A Hawaiian quilt is one of Hawaii’s cherished heirlooms, passed down through generations of families to tell the story of the quilter, the designer, and the receiver. Traditional designs include papayas, breadfruit, ti leaves, and taro roots, but can be anything that illustrates a love for nature, traditions, legends, or events.

I recommend that you explain your intentions to the person you’re making the quilt for, because we believe that if the receiver experiences the quilting process with you, they know that the quilt was designed with love, created with love, and given with love.

I remember during family gatherings and celebrations how my mother would carefully remove all of the quilts from the closet and place them gently on the beds in each bedroom. She would softly touch and sometimes hug the quilts as if they possessed some kind of magical power and spirit.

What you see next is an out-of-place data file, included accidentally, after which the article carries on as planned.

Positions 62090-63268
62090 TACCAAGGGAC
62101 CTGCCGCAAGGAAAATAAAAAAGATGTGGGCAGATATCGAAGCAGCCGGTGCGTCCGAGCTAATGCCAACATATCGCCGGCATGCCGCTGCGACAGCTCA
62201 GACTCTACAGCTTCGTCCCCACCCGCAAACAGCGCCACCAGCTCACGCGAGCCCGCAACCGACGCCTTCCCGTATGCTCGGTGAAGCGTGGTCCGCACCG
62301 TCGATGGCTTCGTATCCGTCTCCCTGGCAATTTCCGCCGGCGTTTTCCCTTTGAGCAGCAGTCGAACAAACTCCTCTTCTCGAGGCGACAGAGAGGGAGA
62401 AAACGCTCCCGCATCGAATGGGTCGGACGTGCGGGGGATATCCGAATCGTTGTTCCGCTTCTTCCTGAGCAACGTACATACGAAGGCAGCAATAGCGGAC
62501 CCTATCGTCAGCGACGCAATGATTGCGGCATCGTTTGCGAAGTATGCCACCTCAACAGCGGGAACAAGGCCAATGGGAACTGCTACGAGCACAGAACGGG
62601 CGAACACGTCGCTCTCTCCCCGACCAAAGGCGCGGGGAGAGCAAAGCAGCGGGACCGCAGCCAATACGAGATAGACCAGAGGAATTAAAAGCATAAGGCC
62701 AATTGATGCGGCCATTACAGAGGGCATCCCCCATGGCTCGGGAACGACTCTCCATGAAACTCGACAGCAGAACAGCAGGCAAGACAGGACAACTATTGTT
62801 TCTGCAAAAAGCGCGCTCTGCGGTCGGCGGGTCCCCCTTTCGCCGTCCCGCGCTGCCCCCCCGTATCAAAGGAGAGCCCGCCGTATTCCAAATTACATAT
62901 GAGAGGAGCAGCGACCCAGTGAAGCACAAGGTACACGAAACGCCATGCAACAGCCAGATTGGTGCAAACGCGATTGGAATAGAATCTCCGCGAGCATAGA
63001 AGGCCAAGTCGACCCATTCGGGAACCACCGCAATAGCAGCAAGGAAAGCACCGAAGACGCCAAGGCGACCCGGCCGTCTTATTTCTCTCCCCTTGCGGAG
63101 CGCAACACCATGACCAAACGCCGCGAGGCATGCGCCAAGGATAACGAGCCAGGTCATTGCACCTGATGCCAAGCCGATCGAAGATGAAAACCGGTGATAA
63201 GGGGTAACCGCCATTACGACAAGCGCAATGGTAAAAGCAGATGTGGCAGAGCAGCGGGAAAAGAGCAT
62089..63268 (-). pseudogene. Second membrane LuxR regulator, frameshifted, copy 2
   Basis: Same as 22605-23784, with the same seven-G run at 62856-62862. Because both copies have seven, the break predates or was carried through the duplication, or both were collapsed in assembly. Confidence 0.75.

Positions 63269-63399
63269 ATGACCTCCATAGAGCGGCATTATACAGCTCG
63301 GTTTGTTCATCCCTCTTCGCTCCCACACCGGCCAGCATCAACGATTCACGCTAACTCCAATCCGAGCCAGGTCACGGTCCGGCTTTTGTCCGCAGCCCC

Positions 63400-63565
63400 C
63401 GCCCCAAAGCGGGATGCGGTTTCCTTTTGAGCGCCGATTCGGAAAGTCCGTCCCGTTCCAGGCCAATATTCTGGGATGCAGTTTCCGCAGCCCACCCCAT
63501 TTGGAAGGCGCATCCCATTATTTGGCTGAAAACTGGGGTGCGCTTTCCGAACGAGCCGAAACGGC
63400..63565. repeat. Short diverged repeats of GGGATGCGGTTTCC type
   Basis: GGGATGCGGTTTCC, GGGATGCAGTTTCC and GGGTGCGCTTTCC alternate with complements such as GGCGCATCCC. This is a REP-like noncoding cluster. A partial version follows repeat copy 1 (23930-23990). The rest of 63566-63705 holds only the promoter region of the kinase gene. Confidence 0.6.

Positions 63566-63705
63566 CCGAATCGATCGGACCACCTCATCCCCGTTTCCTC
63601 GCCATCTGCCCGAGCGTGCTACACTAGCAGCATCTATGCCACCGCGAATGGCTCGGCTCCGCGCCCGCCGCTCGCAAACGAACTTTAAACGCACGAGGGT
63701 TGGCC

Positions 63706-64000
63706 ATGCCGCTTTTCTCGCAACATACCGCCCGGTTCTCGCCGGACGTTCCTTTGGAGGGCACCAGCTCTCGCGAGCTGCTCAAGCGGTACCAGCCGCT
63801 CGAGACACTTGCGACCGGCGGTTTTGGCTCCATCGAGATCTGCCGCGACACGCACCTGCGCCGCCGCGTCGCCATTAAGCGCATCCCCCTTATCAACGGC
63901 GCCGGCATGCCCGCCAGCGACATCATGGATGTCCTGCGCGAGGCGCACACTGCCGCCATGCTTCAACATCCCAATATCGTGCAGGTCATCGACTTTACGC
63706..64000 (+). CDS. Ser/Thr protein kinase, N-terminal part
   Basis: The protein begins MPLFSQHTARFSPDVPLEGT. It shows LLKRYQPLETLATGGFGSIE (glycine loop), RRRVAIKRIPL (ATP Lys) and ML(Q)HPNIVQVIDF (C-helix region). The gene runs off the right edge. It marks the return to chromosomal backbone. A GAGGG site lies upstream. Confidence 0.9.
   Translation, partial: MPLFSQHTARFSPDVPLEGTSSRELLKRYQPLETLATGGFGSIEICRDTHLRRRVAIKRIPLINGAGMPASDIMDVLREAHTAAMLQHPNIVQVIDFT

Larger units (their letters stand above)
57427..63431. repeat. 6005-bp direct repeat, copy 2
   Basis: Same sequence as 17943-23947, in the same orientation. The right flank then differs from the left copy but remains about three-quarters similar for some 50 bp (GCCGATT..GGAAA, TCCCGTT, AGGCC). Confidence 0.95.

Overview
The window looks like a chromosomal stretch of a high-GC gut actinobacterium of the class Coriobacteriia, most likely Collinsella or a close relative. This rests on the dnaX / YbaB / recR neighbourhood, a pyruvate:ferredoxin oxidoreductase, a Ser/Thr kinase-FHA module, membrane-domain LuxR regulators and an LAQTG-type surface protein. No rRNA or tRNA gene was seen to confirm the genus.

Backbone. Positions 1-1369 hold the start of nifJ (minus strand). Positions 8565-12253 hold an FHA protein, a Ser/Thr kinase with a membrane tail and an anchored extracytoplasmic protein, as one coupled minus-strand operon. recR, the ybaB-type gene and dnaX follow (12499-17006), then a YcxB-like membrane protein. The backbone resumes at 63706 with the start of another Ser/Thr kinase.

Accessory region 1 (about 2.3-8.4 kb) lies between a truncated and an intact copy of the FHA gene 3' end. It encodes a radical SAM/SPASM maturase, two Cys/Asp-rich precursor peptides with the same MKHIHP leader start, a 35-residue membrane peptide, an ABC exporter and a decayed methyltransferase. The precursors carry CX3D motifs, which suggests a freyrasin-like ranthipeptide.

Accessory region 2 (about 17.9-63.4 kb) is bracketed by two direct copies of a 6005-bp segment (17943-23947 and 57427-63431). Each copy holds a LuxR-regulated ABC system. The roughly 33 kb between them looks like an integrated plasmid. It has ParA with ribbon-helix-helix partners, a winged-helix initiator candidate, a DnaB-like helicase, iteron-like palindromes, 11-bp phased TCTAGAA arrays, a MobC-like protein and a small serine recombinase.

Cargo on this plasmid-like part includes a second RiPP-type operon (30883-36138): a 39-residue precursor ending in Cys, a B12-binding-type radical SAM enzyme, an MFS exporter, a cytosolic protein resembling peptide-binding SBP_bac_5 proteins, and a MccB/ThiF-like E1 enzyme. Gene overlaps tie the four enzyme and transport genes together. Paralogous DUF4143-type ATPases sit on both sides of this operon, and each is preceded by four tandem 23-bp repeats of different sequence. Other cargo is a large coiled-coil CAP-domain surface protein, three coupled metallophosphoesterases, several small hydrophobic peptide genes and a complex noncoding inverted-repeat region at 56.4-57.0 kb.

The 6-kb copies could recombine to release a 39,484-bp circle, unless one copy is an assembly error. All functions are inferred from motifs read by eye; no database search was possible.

One day I asked her why she always displayed the quilts during these gatherings, and she told me that all of the quilts we owned were made by someone special, both family members and friends. She said during the family gatherings the quilts are displayed so that when people look at the quilt they not only admire the quilt, but they always remember the person who made it, making that person a part of the celebration.

She taught me that pictures are not the only form of remembrance — so are the quilts. One day when I’m long gone from this world and my quilt is displayed in the home, I too will be remembered.

The beautiful quilt pictured here was quilted and appliquéd by Doris Shibuya and designed by John Serrao. Design: The royal Symbols of the first King of Unified Hawaii.